In its seventh year, the Catholic studies graduate program’s Thought and Culture lecture series explores the dynamism and vitality of Catholicism and its impact on human thought and culture. This exploration is at the heart of the Catholic Studies intellectual project. This year the Master’s in Catholic Studies program partnered with the Department of Art History and Office for Mission to feature select pieces from the University of St. Thomas Father Dennis Dease Crucifix Collection, donated to St. Thomas in 2013.
The crucifix that hangs in our dining room is the largest in the house. Received as a gift, it’s a colorful piece adorned with four saints, but despite it being part of my daily landscape, I hadn’t considered its particular symbolism. I’ve admittedly thought of that crucifix as a simple expression of our faith: something to remind us of what we’re about, and to signal to guests ours is a Christian home.
But Father Jan Michael Joncas’ Feb. 6 Thought and Culture lecture compelled me to give it a second look. I discovered that it’s a replica of the Misericordia Crucifix, a 14th century Florentine, two-sided processional cross now in the holdings of the Metropolitan Museum of Art in New York. On the original, Christ is alive on one side and dead on the other – a theologically rich juxtaposition that wouldn’t have been lost to its original viewers, and shouldn’t have been lost to me.
Beware the ubiquity of the crucifix, I realized; it can render a powerful image banal.
In “Salve Sancta Crux,” or “Hail, O Holy Cross,” Joncas explored the art historical, anthropological and theological implications shaping the development of the crucifix over the centuries. He led up to an encounter with five crucifixes in the University of St. Thomas’ collection, which Father Dennis Dease gave the university before his 2013 retirement as St. Thomas’ longtime president. The collection’s 47 crucifixes range from the traditional to the unexpected.
The professor emeritus of Catholic studies and current artist-in-residence for the College of Arts and Sciences, Joncas observed that the first known depiction of Christ on the cross isn’t Christian art, but rather a mocking piece of graffiti that was discovered on Rome’s Palatine Hill. Known as the Alexamenos graffito, the image is of a man – likely Alexamenos, a Christian – gesturing to a crucified donkey-headed man. Inscribed next to the image is “Alexamenos worships his God.”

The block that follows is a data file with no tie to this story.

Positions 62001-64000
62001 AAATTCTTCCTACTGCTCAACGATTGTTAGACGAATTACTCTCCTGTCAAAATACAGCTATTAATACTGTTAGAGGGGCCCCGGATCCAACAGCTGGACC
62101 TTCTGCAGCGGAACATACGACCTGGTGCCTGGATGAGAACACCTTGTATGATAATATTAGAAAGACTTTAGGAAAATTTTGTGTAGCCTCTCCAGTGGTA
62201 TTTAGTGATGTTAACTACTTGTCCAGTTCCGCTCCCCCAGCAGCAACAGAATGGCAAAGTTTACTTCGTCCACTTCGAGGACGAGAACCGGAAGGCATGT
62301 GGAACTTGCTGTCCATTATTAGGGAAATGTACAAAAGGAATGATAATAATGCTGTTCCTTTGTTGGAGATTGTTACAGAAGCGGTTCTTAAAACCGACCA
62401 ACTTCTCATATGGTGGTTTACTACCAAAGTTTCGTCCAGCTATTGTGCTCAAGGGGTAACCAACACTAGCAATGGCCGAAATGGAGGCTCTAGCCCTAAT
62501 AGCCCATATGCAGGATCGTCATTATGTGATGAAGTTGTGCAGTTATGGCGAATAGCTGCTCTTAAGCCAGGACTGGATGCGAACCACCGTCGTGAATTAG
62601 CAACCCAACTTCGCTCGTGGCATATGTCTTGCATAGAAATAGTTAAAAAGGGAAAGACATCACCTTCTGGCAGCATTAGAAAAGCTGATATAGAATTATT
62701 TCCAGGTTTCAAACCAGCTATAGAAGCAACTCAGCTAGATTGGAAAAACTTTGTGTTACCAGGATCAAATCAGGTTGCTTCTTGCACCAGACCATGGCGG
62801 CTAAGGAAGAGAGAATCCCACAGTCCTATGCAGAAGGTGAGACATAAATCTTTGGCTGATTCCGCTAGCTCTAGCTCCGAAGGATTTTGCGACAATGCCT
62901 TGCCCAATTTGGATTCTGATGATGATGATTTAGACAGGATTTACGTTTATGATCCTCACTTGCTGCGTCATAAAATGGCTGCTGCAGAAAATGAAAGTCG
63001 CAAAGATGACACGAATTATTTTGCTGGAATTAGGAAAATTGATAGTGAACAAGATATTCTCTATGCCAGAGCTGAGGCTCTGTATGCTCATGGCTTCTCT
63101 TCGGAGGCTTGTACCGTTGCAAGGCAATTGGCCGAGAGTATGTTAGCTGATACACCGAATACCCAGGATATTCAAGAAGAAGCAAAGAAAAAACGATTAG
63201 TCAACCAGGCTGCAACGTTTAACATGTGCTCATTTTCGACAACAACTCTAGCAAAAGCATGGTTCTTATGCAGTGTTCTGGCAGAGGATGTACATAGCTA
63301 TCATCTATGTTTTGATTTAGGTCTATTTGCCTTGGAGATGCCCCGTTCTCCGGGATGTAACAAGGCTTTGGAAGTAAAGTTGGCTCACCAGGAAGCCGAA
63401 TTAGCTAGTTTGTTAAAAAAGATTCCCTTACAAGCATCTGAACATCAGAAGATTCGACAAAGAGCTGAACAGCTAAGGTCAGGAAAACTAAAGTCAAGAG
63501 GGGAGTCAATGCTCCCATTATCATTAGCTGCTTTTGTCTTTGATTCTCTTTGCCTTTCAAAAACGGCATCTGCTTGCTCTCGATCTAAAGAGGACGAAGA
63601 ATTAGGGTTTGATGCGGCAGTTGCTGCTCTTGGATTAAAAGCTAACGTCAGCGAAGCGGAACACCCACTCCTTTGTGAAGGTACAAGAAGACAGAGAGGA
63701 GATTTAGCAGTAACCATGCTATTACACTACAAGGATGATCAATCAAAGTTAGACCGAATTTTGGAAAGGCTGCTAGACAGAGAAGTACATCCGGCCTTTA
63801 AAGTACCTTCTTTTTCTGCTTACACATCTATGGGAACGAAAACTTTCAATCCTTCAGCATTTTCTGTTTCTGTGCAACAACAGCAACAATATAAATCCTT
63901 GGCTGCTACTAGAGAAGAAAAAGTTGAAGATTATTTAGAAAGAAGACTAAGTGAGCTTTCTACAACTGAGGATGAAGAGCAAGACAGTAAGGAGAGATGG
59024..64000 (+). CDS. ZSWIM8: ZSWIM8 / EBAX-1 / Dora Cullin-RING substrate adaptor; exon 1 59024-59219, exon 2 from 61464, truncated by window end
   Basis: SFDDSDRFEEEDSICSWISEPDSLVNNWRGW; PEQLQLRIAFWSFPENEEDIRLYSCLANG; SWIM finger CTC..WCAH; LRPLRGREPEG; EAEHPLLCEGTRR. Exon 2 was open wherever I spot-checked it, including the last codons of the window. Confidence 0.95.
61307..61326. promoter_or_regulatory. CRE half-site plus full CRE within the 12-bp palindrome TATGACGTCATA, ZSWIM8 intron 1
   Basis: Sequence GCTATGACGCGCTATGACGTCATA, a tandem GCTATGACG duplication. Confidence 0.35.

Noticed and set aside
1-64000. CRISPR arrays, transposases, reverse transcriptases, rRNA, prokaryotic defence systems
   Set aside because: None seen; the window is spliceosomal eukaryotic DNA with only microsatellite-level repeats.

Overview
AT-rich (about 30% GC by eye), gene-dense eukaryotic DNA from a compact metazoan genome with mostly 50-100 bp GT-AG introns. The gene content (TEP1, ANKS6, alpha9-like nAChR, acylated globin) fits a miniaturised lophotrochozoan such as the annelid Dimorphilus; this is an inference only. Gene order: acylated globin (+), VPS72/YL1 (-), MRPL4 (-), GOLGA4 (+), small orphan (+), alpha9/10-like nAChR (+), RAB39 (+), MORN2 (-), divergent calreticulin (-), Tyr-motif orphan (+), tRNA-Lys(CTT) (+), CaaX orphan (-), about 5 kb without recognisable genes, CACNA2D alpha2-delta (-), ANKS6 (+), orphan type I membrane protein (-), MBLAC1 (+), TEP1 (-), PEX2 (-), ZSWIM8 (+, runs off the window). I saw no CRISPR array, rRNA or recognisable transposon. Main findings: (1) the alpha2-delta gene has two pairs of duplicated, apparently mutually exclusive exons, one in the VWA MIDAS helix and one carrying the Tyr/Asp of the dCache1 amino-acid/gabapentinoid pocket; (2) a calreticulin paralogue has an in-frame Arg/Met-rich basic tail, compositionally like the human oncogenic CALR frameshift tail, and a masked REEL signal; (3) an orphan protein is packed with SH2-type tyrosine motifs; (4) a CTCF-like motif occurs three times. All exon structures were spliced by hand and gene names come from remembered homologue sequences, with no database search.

For early Christians, the cross was a form of “shame and horror,” Joncas said. It wasn’t embraced as Christian imagery before the legalization of Christianity, but it can be found as early as the fifth century as an icon of glory and triumph. These images don’t include the corpus, but foliage and gems. Called “crux gemmata,” this style is exemplified in the apse of Sant’Apollinare in Classe near Ravenna. In the center of a cross mosaicked with “gems,” an orb frames the face of Christ, presented as the Roman god Jupiter, king of all the gods, symbolizing his supremacy.
Early crucifixes showed not Christ crucified, but Christ glorified, alive and regally robed. These early Christian artists weren’t trying to show the crucifixion’s historicity, Joncas said, but its meaning – that Jesus has conquered death. The tradition of depicting the risen, reigning Christ on the cross continued in Eastern Orthodox iconography after the Great Schism, but the Western Church, influenced by the Franciscans, shifted to the contemplation of Jesus’ humanity and suffering and Christians connecting their sufferings to his. Christ was pictured near death or dead, sometimes with instruments of the crucifixion.